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Physician Engagement: Turning Skeptics into Allies

Physician Engagement: Turning Skeptics into Allies



This presentation was delivered in session B5 of Quality Forum 2014 by:

This presentation was delivered in session B5 of Quality Forum 2014 by:

Mitra Maharaj
Surgeon Champion, NSQIP, Langley Memorial Hospital
Fraser Health



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    Physician Engagement: Turning Skeptics into Allies Physician Engagement: Turning Skeptics into Allies Presentation Transcript

    • Turning Skeptics into Allies Dr. M. G. Maharaj Chief of Surgery NSQIP Surgeon Champion Langley Memorial Hospital 2014 Quality Forum, British Columbia
    • Background  Langley Memorial: 200 bed community hospital  NSQIP since 2011  Multidisciplinary action teams to reduce UTI and SSI rates  Pneumonia team on the horizon  ENT surgeon at LMH for 10 years, chief of surgery since 2008, surgeon champion since 2011  Advisory board company talent development
    • Goals  Understand that skeptics are common, and skepticism is a natural response to something new  Identify different categories of stakeholders and strategies which will help them align with your goal  Walk through a real example of managing skeptics in the setting of change to reduce postop UTI in surgical patients
    • Example: UTI  When LMH started with NSQIP, we had a high UTI rate in surgical patients, according to risk-adjusted data  We assembled a multidisciplinary team who identified that the best practice of early foley removal, or avoidance of indwelling catheter altogether, in total joint patients was not being adhered to consistently  We encountered some skeptics whose objections may sound familiar…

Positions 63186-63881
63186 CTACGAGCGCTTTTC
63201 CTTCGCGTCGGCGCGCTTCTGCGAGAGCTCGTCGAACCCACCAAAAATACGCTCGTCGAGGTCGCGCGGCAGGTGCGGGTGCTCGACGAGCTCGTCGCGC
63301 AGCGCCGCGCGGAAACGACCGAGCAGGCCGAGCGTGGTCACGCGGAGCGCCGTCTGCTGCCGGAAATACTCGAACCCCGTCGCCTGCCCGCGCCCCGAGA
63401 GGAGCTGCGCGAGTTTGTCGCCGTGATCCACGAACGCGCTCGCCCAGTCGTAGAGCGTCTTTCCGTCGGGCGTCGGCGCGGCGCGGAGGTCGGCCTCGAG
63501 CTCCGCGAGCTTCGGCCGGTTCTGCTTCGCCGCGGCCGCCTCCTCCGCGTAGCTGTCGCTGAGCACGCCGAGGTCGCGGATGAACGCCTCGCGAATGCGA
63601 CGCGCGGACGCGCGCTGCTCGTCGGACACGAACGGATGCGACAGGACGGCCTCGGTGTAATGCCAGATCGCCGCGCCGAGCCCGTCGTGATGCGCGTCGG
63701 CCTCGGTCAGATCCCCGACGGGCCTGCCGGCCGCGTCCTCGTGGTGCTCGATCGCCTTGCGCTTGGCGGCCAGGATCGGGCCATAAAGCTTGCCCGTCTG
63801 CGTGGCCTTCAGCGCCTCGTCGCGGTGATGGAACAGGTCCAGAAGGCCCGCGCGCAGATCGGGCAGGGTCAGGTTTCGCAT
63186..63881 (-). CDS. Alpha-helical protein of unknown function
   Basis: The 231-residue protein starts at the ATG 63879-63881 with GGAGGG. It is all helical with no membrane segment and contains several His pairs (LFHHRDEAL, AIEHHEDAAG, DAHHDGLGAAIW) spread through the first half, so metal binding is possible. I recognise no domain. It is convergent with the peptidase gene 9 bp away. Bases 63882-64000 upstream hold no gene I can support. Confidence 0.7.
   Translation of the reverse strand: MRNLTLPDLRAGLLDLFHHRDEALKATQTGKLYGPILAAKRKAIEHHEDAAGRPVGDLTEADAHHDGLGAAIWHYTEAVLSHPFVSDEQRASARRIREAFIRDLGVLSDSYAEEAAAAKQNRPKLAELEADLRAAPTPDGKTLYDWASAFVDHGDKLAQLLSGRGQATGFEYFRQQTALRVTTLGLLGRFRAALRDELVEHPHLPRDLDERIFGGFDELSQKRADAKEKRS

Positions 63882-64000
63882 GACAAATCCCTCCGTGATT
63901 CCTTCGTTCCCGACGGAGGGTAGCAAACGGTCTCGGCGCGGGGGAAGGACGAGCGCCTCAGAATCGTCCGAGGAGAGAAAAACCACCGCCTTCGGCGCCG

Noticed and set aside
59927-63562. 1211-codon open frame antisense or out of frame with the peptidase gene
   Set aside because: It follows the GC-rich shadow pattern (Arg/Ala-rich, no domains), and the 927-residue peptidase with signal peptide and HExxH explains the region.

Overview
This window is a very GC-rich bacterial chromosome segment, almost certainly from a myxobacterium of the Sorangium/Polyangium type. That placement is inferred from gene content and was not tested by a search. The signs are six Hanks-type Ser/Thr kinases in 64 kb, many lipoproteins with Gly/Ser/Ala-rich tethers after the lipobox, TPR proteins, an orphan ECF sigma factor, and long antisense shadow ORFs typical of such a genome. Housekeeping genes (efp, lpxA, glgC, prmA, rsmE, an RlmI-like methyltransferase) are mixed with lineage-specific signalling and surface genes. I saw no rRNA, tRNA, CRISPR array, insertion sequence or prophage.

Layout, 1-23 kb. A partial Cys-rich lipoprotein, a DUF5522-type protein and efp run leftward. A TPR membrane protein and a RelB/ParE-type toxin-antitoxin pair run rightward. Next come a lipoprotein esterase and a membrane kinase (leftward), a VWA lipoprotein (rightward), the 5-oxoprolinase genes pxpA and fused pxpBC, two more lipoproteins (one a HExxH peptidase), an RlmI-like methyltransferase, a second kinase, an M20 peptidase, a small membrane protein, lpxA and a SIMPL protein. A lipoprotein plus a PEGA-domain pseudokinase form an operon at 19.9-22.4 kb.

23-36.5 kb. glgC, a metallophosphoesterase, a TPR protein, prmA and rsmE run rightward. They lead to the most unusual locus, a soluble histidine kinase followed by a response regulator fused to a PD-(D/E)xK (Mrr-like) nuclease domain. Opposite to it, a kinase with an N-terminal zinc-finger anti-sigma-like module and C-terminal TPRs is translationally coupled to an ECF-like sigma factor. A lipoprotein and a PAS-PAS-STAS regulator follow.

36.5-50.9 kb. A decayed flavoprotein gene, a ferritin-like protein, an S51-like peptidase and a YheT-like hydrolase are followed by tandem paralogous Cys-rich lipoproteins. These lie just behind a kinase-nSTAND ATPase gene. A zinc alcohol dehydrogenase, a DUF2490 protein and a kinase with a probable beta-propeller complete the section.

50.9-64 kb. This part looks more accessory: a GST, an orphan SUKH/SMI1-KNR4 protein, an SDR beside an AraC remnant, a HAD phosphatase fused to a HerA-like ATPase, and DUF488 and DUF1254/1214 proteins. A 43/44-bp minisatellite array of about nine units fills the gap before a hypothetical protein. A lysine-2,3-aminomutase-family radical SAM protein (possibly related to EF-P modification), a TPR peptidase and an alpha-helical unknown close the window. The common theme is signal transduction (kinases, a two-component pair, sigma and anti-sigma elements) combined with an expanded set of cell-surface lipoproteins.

• Prevalence of Skepticism “We don’t need to change the current system. It works just fine.”
    • Prevalence of Skepticism “We can’t change anything until they give us more money.”
    • Prevalence of Skepticism “We tried this before and it didn’t work”
    • Prevalence of Skepticism “They should just fire all of the administrators – we physicians know what’s best for our patients.”
    • Prevalence of Skepticism  Skepticism is a normal, healthy response of a critical mind  Physicians are increasingly trained to rely on evidence based practice  Any change or proposal is inherently flawed until there is convincing evidence to support it  A skeptical response is simply an indicator that the individual is a stakeholder
    • Stakeholders  Cast a wide net to include all potential stakeholders, including those impacting a change, and impacted by the change.  Failure to include and consult all stakeholders can result in a fundamentally flawed approach, giving strength to skeptics and undermining allies
    • Failure to Target the Real Issue
    • Stakeholders: Power Brokers  Those with ultimate decision-making over the change  Ability to allow or prevent what you are advocating from getting off the ground  Typically executive level  LMH: OR and surgical ward Manager
    • Stakeholders: Agents  Those responsible for enacting the change, carrying out the day-to-day implementation  Typically front line staff, including physicians  LMH: OR nurses, ward nurses, orthopaedic surgeons